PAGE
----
In the second half, the Knicks were in desperate need of someone to make a couple of quick baskets and give them some energy. Who’s to say that JR couldn’t have done that? Who’s to say that, had he played and played well, the Knicks wouldn’t have actually won?

I first assumed that JR must have done something from the time between the conclusion of the game Monday night until tipoff on Tuesday–something that would lead to his benching. But, after the game, the players–from Carmelo Anthony to Tyson Chandler to Smith himself–were clueless about the situation. And, worst of all, Woodson refused to give an honest answer, saying only that he “just didn’t play him”. Right, you just didn’t play one of your more talented players in a game–on the second night of a back-to-back, not to mention–that your team could have used an extra boost off of the bench.

Now, is it possible that Woodson instructed the team to keep quiet about whatever is going on with Smith? Sure, it’s possible, but I’m not buying that storyline. I have a hard time believing that–after being ridiculed so much over the past few days–JR would act up and do something stupid this soon after the shoelace incident.

Again, all of my views and beliefs about this are coming from a distance, but I think Woodson is making a huge mistake. I understand him being fed up with Smith and wanting to play guys that have better attitudes, but JR has done nothing since the first benching to warrant another one.

And the main reason this latest benching could turn out to be such a blunder isn’t because the Knicks desperately need Smith in order to be successful (though they could have used him on Tuesday), it’s because of the timing.

Before last night’s loss, the team had won five of six, including four in a row, and I was under the impression that–after a 9-21 start to the season–these guys were finally turning the corner. It wasn’t just that the Knicks were winning games, it’s how they were winning them. They were having fun, they were sharing the ball, and the team chemistry was at an all-time high.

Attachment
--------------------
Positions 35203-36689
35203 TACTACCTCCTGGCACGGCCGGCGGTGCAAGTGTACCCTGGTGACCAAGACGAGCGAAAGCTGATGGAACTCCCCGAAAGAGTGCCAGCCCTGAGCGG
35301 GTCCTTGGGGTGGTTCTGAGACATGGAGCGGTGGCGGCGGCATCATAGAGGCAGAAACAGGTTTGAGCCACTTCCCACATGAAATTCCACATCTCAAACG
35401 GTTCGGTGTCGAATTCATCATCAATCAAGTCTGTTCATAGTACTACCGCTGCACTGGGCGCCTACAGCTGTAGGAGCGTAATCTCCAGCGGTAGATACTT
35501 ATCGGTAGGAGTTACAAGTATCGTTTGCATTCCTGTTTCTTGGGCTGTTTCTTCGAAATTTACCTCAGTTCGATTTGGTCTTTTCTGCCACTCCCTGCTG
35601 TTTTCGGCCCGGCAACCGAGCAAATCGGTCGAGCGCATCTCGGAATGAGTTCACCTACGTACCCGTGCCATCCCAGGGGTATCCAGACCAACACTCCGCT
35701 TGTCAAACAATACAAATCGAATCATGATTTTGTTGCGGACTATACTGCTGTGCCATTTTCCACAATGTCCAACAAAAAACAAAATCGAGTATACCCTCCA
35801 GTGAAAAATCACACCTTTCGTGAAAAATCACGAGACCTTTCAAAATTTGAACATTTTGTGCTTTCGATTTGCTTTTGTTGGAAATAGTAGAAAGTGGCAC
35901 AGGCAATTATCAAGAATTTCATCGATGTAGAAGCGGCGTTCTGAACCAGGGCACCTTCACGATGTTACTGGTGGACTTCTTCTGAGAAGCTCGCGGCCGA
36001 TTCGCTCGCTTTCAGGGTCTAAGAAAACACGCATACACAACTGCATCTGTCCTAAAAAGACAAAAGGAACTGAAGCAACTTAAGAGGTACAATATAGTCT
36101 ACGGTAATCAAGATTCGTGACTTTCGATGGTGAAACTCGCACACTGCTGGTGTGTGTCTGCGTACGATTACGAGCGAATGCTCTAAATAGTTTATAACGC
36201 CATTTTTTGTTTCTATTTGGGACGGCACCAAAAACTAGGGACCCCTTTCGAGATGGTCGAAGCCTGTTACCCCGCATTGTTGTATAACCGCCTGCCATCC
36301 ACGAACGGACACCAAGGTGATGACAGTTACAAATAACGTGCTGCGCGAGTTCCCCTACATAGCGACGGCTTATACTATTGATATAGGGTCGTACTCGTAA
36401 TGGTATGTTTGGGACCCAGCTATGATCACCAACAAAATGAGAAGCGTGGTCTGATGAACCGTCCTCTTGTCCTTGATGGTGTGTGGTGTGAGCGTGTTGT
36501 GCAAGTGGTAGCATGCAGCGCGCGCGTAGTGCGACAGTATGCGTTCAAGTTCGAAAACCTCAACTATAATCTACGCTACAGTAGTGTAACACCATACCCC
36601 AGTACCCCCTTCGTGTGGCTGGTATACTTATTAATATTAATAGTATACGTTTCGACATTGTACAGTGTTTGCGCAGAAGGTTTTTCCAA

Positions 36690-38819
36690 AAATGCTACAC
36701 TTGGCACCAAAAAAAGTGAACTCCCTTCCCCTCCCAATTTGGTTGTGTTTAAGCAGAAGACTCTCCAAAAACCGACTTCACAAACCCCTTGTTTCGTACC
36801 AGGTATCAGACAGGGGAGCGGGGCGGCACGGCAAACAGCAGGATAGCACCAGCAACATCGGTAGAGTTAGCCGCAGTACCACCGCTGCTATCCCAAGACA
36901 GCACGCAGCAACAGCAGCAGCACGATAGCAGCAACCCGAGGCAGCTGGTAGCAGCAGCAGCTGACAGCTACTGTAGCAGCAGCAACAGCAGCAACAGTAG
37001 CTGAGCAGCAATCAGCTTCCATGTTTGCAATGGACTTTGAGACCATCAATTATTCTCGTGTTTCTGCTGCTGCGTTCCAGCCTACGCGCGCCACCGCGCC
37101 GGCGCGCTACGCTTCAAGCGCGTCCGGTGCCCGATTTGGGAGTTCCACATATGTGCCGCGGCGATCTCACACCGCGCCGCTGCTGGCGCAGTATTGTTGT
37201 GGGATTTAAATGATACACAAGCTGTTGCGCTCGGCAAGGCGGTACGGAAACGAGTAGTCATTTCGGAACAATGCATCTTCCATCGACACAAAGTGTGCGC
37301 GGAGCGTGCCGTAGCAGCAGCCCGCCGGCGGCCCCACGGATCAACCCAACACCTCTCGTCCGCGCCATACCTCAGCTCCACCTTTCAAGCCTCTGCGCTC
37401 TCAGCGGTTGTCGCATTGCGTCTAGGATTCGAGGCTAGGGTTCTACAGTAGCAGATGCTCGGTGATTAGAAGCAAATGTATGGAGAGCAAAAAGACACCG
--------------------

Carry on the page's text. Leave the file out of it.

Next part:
I’m not saying that it will happen, but what Woodson did last night in benching JR has the potential to completely and utterly disrupt that very chemistry. This is an NBA team, not an NFL team, and what I mean by that is that there are only 15 men in that locker room, not 53. These guys are incredibly close to one another, and if they believe that one of their brothers–especially a key player like JR–is being mistreated by the head coach, it can cause tension and it can even lead to the team as a whole turning against the coach

Right now, New York is 15-23 and a half-game out of the eighth seed in the Eastern Conference. This team has fought incredibly hard just to get back into the playoff picture at all, and it simply cannot afford another long stretch of losing. If the Knicks have anything close to another 9-21 record over a 30-game span, they will not make the playoffs. It’s Woodson’s responsibility more than it is anyone else’s to ensure that another excessive losing streak like that doesn’t occur. It’s his job to keep his players happy and motivated to play competitive, team basketball. So, please, coach, just swallow your pride and give JR his minutes. It’s for the betterment of the team.

Topics: J.R. Smith, Mike Woodson, New York Knicks